Film crew at Burgh Castle Roman fort
FILMING has taken place at one of Norfolk’s most important historical sites for a new series of the BBC Four programme Meet The Ancestors.
A television crew, including presenter Julian Richards, spent about three hours filming at Burgh Castle, which is home to one of the best preserved Roman monuments in the country.
The crew filmed an opening scene to an episode about early Anglo Saxons, which will be part of a four part series and is likely to be aired next spring.
The Roman fort at Burgh Castle is owned by Norfolk Archaelogical Trust and site warden John Russell said the crew filmed at the site last Thursday while visitors happily walked around the fort.
He said: “In the course of a year the site gets between about 30,000 and 50,000 visitors.
“It is a little secret that is becoming better known.”
Mr Russell added: “It is a Roman fort that would have originally had four walls, but one collapsed centuries ago. There are three remaining walls and for their age they are in remarkably good condition. It is quite a remarkable site.”
- 1 Green light for new Sainsbury's store on 850-home estate
- 2 Work begins on £3m Great Yarmouth council flats development
- 3 Hero boxer rescues man who plunged into river to save dog
- 4 Drone shots show British warship anchored off Yarmouth ahead of Jubilee
- 5 Man stopped by police while driving day after admitting he had no licence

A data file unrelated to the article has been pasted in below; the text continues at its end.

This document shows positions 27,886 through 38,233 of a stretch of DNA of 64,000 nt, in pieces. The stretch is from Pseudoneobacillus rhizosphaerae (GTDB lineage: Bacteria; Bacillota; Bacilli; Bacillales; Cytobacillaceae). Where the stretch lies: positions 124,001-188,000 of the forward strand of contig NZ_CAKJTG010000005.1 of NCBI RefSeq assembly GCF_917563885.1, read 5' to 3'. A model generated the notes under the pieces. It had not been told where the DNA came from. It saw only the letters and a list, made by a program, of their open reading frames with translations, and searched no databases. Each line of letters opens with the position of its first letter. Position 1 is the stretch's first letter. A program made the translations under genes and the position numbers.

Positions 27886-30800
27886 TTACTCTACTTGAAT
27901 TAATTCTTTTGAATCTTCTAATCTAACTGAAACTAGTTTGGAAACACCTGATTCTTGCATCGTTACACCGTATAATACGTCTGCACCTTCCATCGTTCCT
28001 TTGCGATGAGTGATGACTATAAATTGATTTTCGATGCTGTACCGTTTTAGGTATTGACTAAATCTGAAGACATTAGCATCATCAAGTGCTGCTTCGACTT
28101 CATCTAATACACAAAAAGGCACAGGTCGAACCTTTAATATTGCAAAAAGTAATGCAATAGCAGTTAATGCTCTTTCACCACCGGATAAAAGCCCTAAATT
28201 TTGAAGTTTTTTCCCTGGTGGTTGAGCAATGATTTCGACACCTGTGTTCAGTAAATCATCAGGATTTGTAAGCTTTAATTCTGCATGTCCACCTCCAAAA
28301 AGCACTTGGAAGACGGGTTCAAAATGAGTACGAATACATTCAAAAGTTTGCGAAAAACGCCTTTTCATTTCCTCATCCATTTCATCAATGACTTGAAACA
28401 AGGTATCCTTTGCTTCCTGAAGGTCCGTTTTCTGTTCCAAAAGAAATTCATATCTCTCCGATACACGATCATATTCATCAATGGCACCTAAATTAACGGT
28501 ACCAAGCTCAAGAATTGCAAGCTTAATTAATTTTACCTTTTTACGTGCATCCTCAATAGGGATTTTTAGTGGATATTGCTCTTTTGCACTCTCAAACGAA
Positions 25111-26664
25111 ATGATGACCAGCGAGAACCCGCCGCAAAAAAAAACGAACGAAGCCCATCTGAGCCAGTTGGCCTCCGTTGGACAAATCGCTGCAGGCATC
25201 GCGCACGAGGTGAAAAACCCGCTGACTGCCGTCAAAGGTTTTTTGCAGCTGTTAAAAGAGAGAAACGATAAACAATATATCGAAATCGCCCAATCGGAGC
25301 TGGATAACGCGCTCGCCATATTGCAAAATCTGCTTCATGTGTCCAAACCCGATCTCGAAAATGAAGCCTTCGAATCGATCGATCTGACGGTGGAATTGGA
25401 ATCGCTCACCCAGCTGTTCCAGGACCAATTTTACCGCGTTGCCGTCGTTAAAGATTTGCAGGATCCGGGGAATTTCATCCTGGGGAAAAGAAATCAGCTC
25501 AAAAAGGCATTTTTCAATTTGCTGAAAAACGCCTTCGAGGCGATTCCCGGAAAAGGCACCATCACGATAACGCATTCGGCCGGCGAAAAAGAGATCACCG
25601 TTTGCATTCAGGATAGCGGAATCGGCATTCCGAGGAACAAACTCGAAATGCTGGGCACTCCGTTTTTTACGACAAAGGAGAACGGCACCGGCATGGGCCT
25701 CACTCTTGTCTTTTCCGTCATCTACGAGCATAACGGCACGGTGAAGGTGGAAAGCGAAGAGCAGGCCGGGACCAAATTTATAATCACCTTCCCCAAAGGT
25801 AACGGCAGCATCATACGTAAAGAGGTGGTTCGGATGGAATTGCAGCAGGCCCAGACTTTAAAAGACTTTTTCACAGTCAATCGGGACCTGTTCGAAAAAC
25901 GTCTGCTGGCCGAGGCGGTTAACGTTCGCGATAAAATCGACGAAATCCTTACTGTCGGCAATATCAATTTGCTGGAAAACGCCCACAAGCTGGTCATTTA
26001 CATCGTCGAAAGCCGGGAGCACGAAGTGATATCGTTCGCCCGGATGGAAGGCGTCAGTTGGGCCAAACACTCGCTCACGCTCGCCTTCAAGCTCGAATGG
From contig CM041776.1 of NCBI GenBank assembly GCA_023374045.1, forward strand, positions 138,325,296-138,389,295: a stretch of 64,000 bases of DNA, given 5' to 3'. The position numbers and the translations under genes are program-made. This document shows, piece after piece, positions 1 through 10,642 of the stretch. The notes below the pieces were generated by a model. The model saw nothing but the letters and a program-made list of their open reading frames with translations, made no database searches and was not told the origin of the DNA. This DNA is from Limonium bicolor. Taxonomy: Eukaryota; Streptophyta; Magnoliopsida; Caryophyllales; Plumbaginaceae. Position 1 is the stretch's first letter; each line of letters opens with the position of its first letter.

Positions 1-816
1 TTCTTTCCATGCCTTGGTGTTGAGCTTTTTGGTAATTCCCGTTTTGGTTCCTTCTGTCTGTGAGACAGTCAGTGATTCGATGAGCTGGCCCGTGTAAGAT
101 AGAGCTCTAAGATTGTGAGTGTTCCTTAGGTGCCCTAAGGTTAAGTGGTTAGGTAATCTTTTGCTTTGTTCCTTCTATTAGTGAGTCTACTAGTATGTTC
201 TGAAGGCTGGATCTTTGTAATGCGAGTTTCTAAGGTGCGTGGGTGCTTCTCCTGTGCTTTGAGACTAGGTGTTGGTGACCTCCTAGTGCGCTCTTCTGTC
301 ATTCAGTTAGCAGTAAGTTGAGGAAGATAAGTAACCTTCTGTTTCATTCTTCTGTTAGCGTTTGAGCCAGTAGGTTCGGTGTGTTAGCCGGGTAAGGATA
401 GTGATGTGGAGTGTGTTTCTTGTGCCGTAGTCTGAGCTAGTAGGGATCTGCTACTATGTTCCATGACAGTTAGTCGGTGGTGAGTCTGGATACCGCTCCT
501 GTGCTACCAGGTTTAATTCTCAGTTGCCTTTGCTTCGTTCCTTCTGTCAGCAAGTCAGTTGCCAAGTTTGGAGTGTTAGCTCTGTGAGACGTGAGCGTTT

- 6 Vets expanding to garage site amid surge in new animal owners
- 7 Great Yarmouth Pride march postponed amid council criticism
- 8 Your chance to run a takeaway pitch on Gorleston seafront
- 9 M&S to close 32 stores as part of move away from town centres
- 10 Pleasure Beach to hold fireworks spectacular for Queen's Platinum Jubilee
Georgina Leslie, the producer/director of the episode, said: “We were filming the opening scene to an episode about early Anglo Saxons. “
She continued: “It is home to one of the best preserved Roman Saxon shore forts and it is in a beautiful location right by the coast.”
The fort, which lies close to the River Waveney and overlooks Halvergate Marshes, was built in the late third or early fourth centuries as part of a string of forts around the south and east coasts stretching from Porchester in Hampshire to Brancaster in north Norfolk.
The fort now overlooks a large expanse of grazing marshes to the west which once formed a great inland estuary.
There is considerable evidence for Anglo-Saxon activity in and around the fort, including what may be the monastery of a seventh-century saint, St Fursey.